The prospect of the state of Alaska generating more revenue during these budget-bewildering times is a warming thought to Alaskans. But residents must be careful when discussions about “revenue” finally do begin, because we’ve noticed lately that the words “revenue” and “taxes” mean the same thing to many lawmakers and officials.
For the state, increasing existing taxes and implementing new ones is revenue, just not the type Alaskans are thinking of. What residents are wanting to hear are big ideas; ones that draw new industry to Alaska, grow the industries we already have, or which lead to new resource development and the creation of jobs.
Many argue that’s what Medicaid expansion will do for Alaska after $1.1 billion in “new revenue” is added to state coffers — if the program is expanded. Yes, Medicaid dollars fit the definition of “revenue” in technical terms, but expanding state government through federal dollars isn’t the kind of long-term sustainability Alaska needs if we’re to ever ween ourselves from North Slope oil.
Many lawmakers in influential positions have said state spending needs to be curtailed first before talking about growing revenue. That could be a while at the pace we’re going.
Funding from transportation to education has been on the butcher’s block since the legislative session began, and despite carving out healthy chunks from every departmental operating budget, Alaska will still be about $3 billion in the red when the next legislative session begins. We can’t wait until another billion dollars or so is cut before deciding how to grow revenue; the state budget can’t sustain itself off of fishing, mining and tourism alone. We need a new billion-dollar idea, and we need it now.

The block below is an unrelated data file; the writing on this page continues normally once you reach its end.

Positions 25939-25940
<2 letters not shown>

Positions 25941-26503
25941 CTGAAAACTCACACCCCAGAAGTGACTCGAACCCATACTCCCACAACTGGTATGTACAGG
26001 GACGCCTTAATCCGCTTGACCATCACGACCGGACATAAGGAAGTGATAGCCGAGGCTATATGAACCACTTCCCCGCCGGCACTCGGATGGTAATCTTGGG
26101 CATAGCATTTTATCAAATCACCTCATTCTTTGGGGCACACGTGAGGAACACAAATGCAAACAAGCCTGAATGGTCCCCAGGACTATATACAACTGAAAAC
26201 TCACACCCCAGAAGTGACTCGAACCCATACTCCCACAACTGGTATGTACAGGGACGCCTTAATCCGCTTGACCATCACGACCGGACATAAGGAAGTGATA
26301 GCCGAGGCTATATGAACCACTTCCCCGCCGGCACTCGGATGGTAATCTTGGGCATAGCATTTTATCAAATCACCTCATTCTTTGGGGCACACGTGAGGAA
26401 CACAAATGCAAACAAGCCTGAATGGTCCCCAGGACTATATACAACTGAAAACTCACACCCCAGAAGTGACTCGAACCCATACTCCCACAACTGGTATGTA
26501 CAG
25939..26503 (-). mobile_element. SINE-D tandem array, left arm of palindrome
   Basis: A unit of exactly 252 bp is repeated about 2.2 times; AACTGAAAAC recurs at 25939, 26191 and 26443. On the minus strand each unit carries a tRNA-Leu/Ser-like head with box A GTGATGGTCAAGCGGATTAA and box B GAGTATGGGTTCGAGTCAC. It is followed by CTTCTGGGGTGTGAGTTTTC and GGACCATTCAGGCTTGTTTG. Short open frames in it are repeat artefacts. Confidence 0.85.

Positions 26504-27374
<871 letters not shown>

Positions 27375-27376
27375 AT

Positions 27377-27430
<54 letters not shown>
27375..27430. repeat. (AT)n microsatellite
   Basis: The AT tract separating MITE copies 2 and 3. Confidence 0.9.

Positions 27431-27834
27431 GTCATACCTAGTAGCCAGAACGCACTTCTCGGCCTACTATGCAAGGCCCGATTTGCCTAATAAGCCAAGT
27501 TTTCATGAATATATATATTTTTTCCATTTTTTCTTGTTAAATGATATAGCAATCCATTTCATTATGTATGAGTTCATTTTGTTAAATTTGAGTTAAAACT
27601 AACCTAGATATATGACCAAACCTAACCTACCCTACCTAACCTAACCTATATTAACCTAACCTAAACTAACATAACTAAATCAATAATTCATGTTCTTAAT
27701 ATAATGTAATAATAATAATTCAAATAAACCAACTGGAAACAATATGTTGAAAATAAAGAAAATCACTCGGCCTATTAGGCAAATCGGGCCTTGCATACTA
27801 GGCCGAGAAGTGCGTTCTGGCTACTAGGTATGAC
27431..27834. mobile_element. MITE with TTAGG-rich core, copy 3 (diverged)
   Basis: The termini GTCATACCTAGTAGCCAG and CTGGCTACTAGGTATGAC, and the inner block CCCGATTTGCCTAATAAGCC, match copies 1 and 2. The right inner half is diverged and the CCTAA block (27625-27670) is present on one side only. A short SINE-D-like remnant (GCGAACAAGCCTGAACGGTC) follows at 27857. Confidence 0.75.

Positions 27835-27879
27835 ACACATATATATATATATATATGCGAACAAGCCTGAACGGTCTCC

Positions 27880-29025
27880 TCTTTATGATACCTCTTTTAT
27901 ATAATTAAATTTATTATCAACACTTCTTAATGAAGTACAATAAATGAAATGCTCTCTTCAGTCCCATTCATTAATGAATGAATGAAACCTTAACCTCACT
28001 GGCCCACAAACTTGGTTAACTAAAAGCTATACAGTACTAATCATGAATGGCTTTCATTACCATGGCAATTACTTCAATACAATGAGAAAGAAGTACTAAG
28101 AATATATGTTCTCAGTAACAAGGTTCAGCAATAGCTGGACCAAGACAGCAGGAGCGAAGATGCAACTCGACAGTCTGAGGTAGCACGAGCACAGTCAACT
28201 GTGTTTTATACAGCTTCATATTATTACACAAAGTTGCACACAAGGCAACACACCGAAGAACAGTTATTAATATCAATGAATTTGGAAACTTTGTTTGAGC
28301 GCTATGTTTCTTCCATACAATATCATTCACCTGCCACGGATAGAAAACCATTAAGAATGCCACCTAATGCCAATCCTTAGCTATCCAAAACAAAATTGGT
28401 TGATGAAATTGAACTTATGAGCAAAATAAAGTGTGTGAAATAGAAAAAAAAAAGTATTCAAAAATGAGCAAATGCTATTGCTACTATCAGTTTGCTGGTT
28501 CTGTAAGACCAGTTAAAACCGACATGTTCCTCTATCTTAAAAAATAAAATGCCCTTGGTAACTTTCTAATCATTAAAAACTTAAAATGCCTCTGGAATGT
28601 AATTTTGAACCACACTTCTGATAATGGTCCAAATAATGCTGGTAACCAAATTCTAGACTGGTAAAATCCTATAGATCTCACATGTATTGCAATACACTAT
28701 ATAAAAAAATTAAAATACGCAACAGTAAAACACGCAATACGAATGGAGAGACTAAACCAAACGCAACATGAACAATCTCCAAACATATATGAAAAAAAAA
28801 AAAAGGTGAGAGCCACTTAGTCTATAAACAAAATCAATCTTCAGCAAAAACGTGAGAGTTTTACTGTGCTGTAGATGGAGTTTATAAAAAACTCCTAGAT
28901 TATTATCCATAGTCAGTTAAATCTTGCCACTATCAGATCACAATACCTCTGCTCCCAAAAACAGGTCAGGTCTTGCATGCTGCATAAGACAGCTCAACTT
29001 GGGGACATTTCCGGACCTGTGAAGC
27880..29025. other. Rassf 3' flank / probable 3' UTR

A liquified natural gasline is perhaps the best replacement for dwindling oil prices, and it’s the sort of big idea we need right now. But any new income from that is years away, and that’s if progress continues uninterrupted. Sadly, the Capital Budget Reserve could be wiped out and a state income tax implemented before ever collecting a penny on a liquified natural gasline.
Gov. Bill Walker has said repeatedly that Alaska doesn’t have a spending problem, it has a revenue problem. We agree, for the most part, though the state’s spending did balloon to unsustainable levels thanks to years of high oil prices and the naivete they would never again fall.
It’s too late in this session to talk revenue, regardless of various parties’ interpretation of what that means. But next year, when lawmakers again are called to Juneau to handle the state’s business, it will be well past time to define what “revenue” means for the state and its citizens — and to bring new, fresh ideas to the table. Those talks should have happened this session, and we can’t afford to let another pass.
Alaska doesn’t have enough revenue to wait until 2017.
— Juneau Empire, April 26